Odds and ends about truth

by Neil Rickert

In my previous post, I proposed a somewhat limited theory of truth.  Here I’ll discuss some of the issues that might arise out of that theory.

What if there are no relevant standards?

According to my theory, we assess the truth of a statement based on accepted standards for evaluating that truth.  So what will happen if there are no applicable standards?

The simple answer, is that we cannot assess the truth of that statement.

This is not really a new situation.  When Gödel proved his incompleteness theorem, he showed that there are mathematical statements (arithmetic statements) cannot be proved true or false.  Such statements are often said to be undecidable.  If you use my suggested theory of truth, then there will  be undecidable statements in ordinary life, and not just in mathematics.

The existence of undecidable statement has not been any kind of calamity in mathematics.  And it is unlikely to pose a serious problem in ordinary life.

What about the law of the excluded middle?

According the the law of the excluded middle (or LEM), a statement is either true or false.  However, LEM is usually considered a law or reasoning, rather than part of a theory of truth.  Mathematicians still use LEM in their reasoning, following Gödel’s incompleteness theorem.  And it does appear to cause any problems.  I would expect the same to be true in ordinary life.  If you use my suggested theory of truth, you will not have to give up LEM as part of your reasoning strategy.

Changing standards

What happens if we change standards?

Andy Tanenbaum famously said “The nice thing about standards is that you have so many to choose from.”  So if you don’t like one standard, you can change to another.  Tanenbaum was talking about network standards, but it applies more generally.

Is this a recipe for relativism?  Can the truth of a statement change if we switch standards?

This might at first seem a problem.  But I don’t think it is.

Consider an example:

  • It is 35 miles to Chicago;
  • It is a 90-minute drive to Chicago.

Those two statements use different standards for expressing something about the distance to Chicago.  But they don’t contradict.  And they don’t raise the prospects of relativism.  The words used in each statement tell us what standard is appropriate for that statement.  And, generally speaking, we know what standard to use either from the wording of the statement or from the context of the discussion where the statement arose.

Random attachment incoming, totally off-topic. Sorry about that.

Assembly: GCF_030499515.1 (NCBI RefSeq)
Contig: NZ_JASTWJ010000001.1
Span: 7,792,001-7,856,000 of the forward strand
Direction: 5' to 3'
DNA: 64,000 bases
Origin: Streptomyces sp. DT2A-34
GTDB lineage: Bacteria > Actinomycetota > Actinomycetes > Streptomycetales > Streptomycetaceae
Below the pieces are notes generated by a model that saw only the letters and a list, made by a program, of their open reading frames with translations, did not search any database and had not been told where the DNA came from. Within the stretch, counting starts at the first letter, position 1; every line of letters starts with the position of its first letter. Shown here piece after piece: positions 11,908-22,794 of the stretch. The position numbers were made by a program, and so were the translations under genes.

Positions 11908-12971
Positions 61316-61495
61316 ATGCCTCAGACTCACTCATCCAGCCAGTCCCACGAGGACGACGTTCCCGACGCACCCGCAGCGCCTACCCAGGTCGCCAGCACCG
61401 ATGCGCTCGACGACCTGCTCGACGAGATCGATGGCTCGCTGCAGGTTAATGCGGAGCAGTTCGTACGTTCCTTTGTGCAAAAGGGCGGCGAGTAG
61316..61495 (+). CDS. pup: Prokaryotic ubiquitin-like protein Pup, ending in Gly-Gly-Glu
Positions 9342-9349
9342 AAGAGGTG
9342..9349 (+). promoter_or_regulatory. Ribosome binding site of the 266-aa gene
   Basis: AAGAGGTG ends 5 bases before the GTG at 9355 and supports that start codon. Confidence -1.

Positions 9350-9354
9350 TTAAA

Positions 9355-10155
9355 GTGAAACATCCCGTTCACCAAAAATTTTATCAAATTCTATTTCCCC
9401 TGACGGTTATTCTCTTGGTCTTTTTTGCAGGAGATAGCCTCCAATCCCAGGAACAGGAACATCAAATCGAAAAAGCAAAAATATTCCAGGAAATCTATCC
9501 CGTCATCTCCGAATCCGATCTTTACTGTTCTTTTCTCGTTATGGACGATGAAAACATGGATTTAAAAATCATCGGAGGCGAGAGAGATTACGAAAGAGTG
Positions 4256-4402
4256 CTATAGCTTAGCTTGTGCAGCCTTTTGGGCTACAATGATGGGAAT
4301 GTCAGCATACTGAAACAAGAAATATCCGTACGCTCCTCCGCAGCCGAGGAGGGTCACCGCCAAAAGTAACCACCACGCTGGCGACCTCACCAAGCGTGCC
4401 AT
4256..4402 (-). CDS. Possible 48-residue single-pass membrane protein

Paradigm shifts

Thomas Kuhn, in his “The Structure of Scientific Revolutions”, used the term “paradigm shift” for the change from one scientific theory to another.  A change in standards is very similar.  We can think of a scientific theory as a set of standards for doing science in a particular area.

Kuhn’s thesis has been used to argue for relativism of truth.  An example would be that some folk took geocentrism to be true, while others took heliocentrism to be true.

My own modest theory of truth cannot be applied to argue for relativism in this case.  There is no standard for evaluating whether a scientific theory is true.  We generally accept scientific theories on pragmatic grounds, so we do not need to assess whether the proposed theory is true.  We only need to know how well it works.  And if we cannot assess the truth of theories, then there isn’t any truth conflict between competing theories.  So such paradigm shifts do not present a case for relativism if you limit yourself to my modest theory of truth.


Kuhn argued that a paradigm shift can lead to an incommensurability of meanings.  If you look at the examples I gave above, the two statements “It is 35 miles to Chicago” and “It is a 90-minute drive to Chicago” do appear incommensurable, in the sense that there is no simple logical transformation from one to the other.  But this kind of incommensurability does not seem to pose the kind of threat that some people have seen in Kuhn’s thesis.

The Liar paradox

The liar paradox asks about the truth of the statement:

  • This sentence is false.

If you use my proposed theory of truth, you need to look for a standard for evaluating the truth of that statement.  And there is no such standard.  So the liar paradox isn’t really a paradox.  It should be seen more as a source of amusement.  And that, incidentally, is how I have always seen it.


I have discussed some possible issue with my proposed theory of truth.  And I hope that I have thereby dissolved some of the concerns that people might have.

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